A Clockwork Orange: Lawsuit on ICE

Photo courtesy of ICE

The American Civil Liberties Foundation of Southern California and the Immigrants’ Rights Clinic at Stanford Law School have filed a class-action lawsuit against the Orange County Sheriff’s Department (OCSD) and Immigration and Customs Enforcement (ICE) “for creating unlawful barriers to attorney-client communications” at Orange County detention centers.

Filed Dec. 14 in U.S. District Court in Riverside, the suit is also directed at private prison company Geo Group Inc., which operates the Adelanto ICE Processing Center in San Bernardino County.

The plaintiffs are individual detainees and two legal nonprofits—the American Immigration Lawyers Association and the Immigrant Defenders Law Center—that provide services to detainees.

One plaintiff, Jason Nsinano, has been detained for more than three years, initially in Adelanto and currently in Theo Lacy Facility in Orange. Nsinano has been kept in protective custody in his cell, where he has no access to a telephone for about 22 hours per day, according to the ACLU, adding that his “scarce” access to telephones usually falls outside business hours, leaving him unable to make legal calls. The phone system also prevents him from calling human-rights organizations, impeding his efforts to obtain critical information relating to his asylum case, the civil-rights group charges.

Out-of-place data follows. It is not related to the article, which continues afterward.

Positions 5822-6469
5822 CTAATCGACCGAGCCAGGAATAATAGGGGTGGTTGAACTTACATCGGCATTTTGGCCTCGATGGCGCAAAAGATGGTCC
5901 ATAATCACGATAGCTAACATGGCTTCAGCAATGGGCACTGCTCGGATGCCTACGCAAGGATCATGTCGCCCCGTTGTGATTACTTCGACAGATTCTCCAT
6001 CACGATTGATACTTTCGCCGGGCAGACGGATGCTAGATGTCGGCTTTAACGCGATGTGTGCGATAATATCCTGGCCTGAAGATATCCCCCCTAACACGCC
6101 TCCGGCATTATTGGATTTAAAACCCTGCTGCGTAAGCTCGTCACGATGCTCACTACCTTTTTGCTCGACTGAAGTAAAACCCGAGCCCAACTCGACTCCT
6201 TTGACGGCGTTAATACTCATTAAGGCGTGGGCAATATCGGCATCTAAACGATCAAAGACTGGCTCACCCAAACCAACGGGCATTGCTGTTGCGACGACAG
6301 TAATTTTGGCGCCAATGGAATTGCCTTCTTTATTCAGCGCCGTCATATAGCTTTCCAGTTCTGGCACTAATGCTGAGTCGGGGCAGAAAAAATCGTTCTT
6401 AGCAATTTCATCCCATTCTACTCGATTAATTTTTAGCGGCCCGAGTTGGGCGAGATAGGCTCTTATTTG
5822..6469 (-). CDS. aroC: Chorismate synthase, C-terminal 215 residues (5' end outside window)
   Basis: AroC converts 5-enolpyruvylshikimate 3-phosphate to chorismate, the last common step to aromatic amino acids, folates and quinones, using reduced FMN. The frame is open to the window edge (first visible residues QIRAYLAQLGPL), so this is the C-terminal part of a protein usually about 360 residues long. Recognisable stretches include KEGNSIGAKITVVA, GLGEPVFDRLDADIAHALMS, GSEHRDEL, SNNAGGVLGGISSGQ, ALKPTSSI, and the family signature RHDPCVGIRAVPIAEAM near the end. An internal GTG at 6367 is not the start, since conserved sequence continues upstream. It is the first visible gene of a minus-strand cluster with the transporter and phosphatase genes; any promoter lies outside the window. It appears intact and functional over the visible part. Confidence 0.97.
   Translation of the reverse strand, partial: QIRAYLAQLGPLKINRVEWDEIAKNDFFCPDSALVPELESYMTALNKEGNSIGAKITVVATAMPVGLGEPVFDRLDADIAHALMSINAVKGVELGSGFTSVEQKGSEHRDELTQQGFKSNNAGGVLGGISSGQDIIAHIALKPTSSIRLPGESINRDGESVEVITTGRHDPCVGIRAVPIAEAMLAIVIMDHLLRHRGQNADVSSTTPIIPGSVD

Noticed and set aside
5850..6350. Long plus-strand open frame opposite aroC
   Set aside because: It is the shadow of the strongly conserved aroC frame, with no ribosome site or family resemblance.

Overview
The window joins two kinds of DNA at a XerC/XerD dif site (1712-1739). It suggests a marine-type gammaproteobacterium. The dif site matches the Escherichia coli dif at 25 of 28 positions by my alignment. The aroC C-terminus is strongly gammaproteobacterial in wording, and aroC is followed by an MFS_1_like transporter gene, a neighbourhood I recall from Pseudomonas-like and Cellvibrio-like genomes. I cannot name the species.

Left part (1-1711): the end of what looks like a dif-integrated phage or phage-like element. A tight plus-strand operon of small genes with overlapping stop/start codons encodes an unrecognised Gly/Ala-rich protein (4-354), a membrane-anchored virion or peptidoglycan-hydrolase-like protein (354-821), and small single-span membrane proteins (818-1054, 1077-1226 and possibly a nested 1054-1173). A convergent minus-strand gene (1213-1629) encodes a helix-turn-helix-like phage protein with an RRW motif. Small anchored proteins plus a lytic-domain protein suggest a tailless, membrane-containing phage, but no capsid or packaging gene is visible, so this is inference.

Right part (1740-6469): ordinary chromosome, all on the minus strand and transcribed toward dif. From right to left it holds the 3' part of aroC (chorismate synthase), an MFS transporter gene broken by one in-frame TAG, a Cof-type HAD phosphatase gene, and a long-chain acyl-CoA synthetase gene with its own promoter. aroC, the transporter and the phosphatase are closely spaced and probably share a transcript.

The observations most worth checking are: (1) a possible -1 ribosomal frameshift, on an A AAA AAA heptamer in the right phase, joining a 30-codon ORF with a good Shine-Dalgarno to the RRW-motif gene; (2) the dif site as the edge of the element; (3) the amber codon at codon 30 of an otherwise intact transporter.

There are similar issues at James A. Musick Facility in Irvine, according to the ACLU, which accuses ICE, the GEO Group and the OCSD of violating the Immigration and Nationality Act and the First and Fifth Amendments to the U.S. Constitution. “The Constitution guarantees immigrants the right to meaningfully communicate with their attorneys,” says Jennifer Stark, clinical supervising attorney with the Stanford Immigrants’ Rights Clinic, whose students Gracie Chang, Annie Shi and Josh Walden researched and wrote the complaint.

The OCSD denies violating detainee rights, noting in a statement that it is “under contract with federal authorities. . . . We do not deny the ability for detainees to have access to their attorneys or telephones. We follow federal guidelines and the law, while maintaining the safety and security of our jails.”

GEO Group reportedly responded to the suit by stating the company does not set phone policies or immigration law, and ICE officials say they do not comment on pending litigation.

The lawsuit asks that the court provide detainees the ability to make private, unmonitored legal phone calls; establish reasonable accommodations for detainees who cannot afford to make calls; and provide sufficient spaces for confidential legal visits. Read the complaint HERE.

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